Titus Andronicus | Critical Essay by Bernice Harris

This literature criticism consists of approximately 33 pages of analysis & critique of Titus Andronicus.
This section contains 9,817 words
(approx. 33 pages at 300 words per page)
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Critical Essay by Bernice Harris

SOURCE: “Sexuality as a Signifier for Power Relations: Using Lavinia, of Shakespeare's Titus Andronicus,” in Criticism, Vol. 38, No. 3, Summer, 1996, pp. 383-407.

In the following essay, Harris focuses on Lavinia’s role as the currency used in the play's political exchanges, observing that the treatment of her body serves as a means of identifying the source of authority in Titus Andronicus.

One of the most gruesome images of a woman on the Elizabethan stage occurs when Lavinia, in Shakespeare's early Roman play, Titus Andronicus, enters the stage, according to stage directions, with “her hands cut off, and her tongue cut out, and ravished” (at the opening of Act II, Scene 4).1 Of course, the literary canon is strewn with dismembered or ravished women's bodies; Lavinia is one of many. An argument often made...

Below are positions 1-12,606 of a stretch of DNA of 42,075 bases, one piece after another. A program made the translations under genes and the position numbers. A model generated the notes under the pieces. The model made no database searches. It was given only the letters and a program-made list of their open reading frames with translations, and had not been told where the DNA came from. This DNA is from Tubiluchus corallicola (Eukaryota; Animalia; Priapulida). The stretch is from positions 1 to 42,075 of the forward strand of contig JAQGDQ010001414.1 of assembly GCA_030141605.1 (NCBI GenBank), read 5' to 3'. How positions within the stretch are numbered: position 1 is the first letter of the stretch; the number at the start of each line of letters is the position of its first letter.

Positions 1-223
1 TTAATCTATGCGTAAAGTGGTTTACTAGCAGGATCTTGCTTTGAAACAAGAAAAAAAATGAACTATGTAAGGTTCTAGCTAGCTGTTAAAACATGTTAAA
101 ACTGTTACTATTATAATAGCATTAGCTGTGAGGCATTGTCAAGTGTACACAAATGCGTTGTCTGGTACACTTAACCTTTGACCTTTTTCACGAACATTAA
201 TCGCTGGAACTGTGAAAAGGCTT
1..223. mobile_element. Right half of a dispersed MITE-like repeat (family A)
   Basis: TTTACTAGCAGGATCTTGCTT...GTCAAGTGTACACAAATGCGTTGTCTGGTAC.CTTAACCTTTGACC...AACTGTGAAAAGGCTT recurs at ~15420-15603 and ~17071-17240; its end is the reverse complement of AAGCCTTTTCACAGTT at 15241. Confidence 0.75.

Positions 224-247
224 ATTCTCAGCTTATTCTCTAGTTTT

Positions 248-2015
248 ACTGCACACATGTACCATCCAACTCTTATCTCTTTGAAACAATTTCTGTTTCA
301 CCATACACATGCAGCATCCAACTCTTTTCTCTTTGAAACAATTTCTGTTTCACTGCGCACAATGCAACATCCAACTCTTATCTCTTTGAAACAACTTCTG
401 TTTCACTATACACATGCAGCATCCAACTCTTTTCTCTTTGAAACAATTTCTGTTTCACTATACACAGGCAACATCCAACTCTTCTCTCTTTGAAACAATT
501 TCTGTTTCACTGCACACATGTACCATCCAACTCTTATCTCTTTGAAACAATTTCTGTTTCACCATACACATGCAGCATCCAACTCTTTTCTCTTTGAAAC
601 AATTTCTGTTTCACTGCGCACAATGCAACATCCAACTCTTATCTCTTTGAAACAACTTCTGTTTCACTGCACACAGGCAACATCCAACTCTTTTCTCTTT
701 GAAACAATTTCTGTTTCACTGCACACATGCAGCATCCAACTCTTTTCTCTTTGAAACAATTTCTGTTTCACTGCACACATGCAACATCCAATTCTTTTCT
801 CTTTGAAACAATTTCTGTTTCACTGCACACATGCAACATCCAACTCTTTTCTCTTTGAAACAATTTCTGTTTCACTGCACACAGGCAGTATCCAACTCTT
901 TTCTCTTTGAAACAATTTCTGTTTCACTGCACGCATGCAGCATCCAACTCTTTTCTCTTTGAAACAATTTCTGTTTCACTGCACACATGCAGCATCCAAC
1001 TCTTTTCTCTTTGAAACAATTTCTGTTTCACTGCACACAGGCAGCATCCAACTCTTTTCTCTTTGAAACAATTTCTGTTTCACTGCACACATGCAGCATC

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This section contains 9,817 words
(approx. 33 pages at 300 words per page)
Buy the Critical Essay by Bernice Harris